Do NOT handle the animal any more than necessary and don’t let children handle it. Don’t keep peeking in the box as stress alone can cause the animal to overstress and die. Put the box in a dark, quiet place away from pets, noise, and family traffic. 

Don’t force food or water down a bunny or squirrel’s throat especially if he is cold or dehydrated. It’s easy to aspirate an animal if fluid gets into his lungs. The wrong food which can cause bloating, illness, and death.

Never use sugar or Karo syrup which can cause bacterial growth.A rehabber will provide the animal with specialized foods and fluids based on the animal species and needs.

Never feed a baby animal cow’s milk. If you absolutely must feed go to a pet store and get KMR (Kitten Replacement Milk) and a nursing kit. Use bottled water to mix unless you have an R/O system. Put a drop at a time on his lips until he begins to suck on the bottle.

Call a bunny rehabber and bring the animal over to them.Bunnies (and squirrels) are cute and hard to give up…but the animal’s life depends on the correct diet and housing. All wildlife deserves the right to return to the wild as a healthy, productive animal.” “


IF YOU FIND A BABY BIRD

Index of Bird Identification Galleries –  http://www.eastvalleywildlife.org/galleryindex.htm

Quoted from http://www.eastvalleywildlife.org/FoundABaby.htm

“When discovering a baby bird on the ground, most people want to help but don’t know what to do.  The old myth that touching a baby bird will cause the parents to reject it is false."

— East Valley Wildlife

Birds have a limited sense of smell so detecting human scent is not an issue.

A baby bird can be returned to the nest without problem if the baby isn’t cold, sick, or injured… and you return him to the right nest!

What is the most important thing to check for when finding a baby bird? Make sure he is warm and alert!

Re-nesting A Baby Bird
Certain birds can be re-nested easier than others. Doves have the best chance of being re-nested but grackle kids should always be rescued. Adult grackles will call out the entire Grackle National Guard to scream at anyone who comes close to a fallen youngster but they have little interest in taking care of a baby on the ground.

Sometimes the parent bird is trying to care for the baby on the ground but that can be dangerous because of predators. Getting the baby back to the nest is the ideal solution if the parents are still around. If the nest is destroyed, a natural fiber basket filled with dried grass will also work if hung in a protected place. Think “nest size” when making a selection… no laundry baskets, please. Plus the nest needs drainage in case it rains so plastic containers and cardboard boxes will not work. Also consider the protection the nest needs… it may look like a shady spot but will the afternoon sun hit it directly and bake the baby inside?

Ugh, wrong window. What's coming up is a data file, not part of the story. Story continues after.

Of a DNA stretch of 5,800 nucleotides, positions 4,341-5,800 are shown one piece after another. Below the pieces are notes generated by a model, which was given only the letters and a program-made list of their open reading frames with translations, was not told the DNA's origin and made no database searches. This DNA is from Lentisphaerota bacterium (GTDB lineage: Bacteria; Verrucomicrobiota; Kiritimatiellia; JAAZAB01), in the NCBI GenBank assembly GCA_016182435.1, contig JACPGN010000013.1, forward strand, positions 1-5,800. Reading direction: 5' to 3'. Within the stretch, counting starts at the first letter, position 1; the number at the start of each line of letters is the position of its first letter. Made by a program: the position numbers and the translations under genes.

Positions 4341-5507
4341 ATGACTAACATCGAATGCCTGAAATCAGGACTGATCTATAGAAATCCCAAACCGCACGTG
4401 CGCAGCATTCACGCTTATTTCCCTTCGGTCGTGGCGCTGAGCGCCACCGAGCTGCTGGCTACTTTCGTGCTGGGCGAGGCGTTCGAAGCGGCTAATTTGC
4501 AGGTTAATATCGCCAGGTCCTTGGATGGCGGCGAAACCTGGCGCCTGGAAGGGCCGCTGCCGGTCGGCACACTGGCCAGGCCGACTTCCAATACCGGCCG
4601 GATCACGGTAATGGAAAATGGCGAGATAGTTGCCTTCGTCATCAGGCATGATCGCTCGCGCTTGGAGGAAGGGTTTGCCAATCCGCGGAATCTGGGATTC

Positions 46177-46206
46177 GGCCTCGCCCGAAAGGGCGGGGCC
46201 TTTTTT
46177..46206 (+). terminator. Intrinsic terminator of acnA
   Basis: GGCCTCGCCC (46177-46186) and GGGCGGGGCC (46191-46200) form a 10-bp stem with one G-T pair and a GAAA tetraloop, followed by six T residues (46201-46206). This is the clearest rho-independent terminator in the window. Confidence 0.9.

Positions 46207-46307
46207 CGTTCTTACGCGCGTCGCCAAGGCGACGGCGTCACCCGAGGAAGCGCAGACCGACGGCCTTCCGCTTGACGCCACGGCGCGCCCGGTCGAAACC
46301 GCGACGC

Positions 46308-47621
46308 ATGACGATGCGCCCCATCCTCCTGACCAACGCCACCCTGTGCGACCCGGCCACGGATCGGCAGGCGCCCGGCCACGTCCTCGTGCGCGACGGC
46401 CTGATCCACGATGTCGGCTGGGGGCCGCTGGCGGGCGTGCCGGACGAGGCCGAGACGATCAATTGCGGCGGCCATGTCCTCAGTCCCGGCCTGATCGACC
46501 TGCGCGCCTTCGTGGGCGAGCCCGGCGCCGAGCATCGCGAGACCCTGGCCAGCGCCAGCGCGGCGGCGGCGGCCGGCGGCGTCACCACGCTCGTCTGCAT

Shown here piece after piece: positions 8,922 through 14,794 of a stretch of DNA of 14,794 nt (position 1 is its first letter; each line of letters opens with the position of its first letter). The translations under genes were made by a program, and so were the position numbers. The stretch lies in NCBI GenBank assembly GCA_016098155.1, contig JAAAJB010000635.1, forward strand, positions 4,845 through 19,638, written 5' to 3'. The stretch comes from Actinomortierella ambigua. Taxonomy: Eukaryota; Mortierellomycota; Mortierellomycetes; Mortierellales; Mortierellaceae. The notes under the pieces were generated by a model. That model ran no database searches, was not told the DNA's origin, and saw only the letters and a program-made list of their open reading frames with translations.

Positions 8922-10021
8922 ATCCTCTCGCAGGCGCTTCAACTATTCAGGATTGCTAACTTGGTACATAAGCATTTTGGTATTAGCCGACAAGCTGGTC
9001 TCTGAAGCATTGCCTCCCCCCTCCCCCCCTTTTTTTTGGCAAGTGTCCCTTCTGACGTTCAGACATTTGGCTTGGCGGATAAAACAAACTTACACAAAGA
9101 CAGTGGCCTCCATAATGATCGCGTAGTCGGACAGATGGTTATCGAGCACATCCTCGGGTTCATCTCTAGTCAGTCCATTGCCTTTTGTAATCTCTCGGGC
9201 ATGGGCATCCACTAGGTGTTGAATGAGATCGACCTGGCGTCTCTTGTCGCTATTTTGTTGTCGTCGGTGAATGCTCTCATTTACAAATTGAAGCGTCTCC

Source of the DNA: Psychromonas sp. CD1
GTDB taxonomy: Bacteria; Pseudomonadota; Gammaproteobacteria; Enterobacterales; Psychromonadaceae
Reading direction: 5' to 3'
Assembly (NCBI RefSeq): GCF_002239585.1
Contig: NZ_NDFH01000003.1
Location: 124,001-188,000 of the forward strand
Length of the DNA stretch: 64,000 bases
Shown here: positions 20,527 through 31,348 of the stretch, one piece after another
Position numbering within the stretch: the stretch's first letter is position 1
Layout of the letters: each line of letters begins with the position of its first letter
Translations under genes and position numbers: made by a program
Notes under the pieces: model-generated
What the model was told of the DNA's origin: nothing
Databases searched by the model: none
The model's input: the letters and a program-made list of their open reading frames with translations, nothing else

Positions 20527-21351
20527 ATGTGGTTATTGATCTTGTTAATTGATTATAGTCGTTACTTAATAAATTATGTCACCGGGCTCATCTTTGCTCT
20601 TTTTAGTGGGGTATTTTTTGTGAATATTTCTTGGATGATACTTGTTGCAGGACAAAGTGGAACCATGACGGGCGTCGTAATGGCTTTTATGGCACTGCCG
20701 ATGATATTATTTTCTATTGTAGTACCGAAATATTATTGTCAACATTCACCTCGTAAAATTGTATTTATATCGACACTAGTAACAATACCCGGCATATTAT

Wire or tie the nest to the branch so it won’t blow out again during the next wind storm. Watch from a distance to make sure the parent returns to care for the baby. If the baby is very young and alone after dark, it needs to be rescued.

If the Baby is an Orphan
If the bird appears to be an orphan and cannot move around well, pick it up off the ground before cats, dogs, kids, hawks, grackles, or ants attack it.  If you can pick the bird up easily, it’s either injured or too young to be out of the nest and it does need to be rescued. Never leave a compromised bird on the ground outside!

Keeping it on a heat source is essential… a heating pad (low setting), gel pack, or you can use a plastic water, milk, or orange juice container filled with hot water from the tap. If the bird is cold, it MUST have a heat source to get warm.  Wrapping it in a towel or blanket or putting it in a warm room will NOT help.  Don’t put the bird in the sun as it will get dehydrated.Keep all orphaned and injured wildlife warm with a heat source even in the middle of summer!

Temporary Food
If the baby songbird is warm, alert, and opening his mouth for food, chop up a hard boiled egg and feed small pieces.  Soaked kitten kibble can also be used. A good quality kitten food such as Science Diet or Iams is best.

Most baby birds need to be fed often throughout the day (sometimes every 15 minutes for newly hatched birds) but they don’t need to be fed at night.   Baby doves and pigeons don’t gape for food. Mash up hard boiled egg yolk with water and feed drops along the outside of the bill.  Strained chicken baby food (Gerber’s, Beechnut) can also be used for temporary care.

Never squirt water down a bird’s throat; instead put a drop of water along the outside of the beak and allow the bird to swallow on his own.

Baby birds need the right diet to grow strong and healthy- these foods are for temporary care only!

Precocial Babies (covered with down and capable of moving about when hatched) 
Precocial baby birds take longer to hatch but once they do, they’re ready to follow mom (and sometimes dad) away from the nest. They can walk, swim (ducklings), and eat on their own. They’re covered with soft down but still need to huddle under their parents for warmth for at least the first week.Quail and Killdeer